Sunday, November 20, 2016


New Scientist reports that a piece of bone jewelry dated to more than 46,000 years ago has been discovered in a rock shelter in the Kimberley region of Western Australia by Sue O’Connor of Australian National University.

Microscopic analysis, conducted by her colleague Michelle Langley, revealed that the pointed kangaroo leg bone bears traces of red ocher on its ends and scrape marks made by stone tools. The ornament was probably worn through the nasal septum.

“I’ve met Indigenous Australians who remember their granddads wearing nose bones for special occasions,” said Langley. Depending upon the group, nose bones may have been worn by everyone, or may have been limited to elders. Langley explained that before the nose bone was found, it had been thought that the oldest bone tools and ornaments in Australia were only about 20,000 years old.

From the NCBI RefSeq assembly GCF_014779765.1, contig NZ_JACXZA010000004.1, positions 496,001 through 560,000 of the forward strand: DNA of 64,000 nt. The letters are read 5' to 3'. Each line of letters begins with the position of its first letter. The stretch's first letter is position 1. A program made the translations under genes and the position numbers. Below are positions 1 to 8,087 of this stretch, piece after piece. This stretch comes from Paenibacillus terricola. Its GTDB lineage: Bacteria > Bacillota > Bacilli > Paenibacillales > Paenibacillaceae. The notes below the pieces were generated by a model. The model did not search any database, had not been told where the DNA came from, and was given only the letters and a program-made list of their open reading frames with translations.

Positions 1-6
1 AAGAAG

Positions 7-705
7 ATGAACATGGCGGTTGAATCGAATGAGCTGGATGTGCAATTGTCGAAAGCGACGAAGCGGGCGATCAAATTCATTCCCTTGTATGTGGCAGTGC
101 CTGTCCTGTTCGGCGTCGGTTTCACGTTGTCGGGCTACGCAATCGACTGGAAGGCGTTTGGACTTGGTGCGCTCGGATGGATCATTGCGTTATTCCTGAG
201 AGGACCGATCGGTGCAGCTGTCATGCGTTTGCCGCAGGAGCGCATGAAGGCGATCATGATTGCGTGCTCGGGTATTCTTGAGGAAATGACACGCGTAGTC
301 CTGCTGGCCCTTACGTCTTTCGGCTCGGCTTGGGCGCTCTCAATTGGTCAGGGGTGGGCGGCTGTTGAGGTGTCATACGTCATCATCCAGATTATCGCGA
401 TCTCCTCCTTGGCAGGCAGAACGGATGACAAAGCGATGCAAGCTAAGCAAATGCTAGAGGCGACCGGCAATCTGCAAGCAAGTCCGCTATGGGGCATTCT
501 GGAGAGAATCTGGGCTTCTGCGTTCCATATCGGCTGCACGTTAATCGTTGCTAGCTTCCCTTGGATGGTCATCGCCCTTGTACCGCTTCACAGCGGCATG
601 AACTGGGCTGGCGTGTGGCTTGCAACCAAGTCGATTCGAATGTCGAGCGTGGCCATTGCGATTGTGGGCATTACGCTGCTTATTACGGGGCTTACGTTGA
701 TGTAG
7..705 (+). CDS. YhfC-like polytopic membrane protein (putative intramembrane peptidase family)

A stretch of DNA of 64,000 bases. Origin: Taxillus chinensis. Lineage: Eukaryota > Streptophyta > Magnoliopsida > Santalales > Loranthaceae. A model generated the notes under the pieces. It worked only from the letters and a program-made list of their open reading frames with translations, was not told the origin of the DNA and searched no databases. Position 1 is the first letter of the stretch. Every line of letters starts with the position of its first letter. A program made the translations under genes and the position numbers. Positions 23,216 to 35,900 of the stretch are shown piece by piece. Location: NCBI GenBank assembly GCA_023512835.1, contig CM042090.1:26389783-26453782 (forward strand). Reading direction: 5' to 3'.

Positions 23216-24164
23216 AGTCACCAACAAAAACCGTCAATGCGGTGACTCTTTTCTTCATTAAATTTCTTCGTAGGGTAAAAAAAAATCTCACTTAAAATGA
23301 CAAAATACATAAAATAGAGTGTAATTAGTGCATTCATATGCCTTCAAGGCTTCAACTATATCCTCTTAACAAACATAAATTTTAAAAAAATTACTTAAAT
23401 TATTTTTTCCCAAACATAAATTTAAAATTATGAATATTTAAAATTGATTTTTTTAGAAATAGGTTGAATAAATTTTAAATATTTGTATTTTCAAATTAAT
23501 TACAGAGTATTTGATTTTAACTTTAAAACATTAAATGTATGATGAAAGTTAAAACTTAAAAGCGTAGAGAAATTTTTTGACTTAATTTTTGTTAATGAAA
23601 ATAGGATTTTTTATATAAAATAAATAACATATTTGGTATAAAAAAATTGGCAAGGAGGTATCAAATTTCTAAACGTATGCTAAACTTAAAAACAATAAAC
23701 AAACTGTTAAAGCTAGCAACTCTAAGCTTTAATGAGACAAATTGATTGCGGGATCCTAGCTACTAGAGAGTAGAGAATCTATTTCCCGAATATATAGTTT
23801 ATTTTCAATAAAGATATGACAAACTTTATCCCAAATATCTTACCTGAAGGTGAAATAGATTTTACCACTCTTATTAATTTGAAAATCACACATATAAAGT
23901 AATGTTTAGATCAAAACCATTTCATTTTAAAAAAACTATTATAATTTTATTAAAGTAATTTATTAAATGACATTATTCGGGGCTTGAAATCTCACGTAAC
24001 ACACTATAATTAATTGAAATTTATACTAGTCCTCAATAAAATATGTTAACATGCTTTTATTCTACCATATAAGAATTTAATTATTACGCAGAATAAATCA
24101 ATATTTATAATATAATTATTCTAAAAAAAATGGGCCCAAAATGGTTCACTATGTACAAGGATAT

Some scholars had suggested that bone-tool technology had been lost on the journey from Africa some 60,000 years ago. “This shows that the first people in Australia were just as capable as those everywhere else of complex actions,” commented Ian Lilley of the University of Queensland. To read about early rock art in Australia, go to "The Rock Art of Malarrak."

--from Archaeology Magazine Nov-Dec '16


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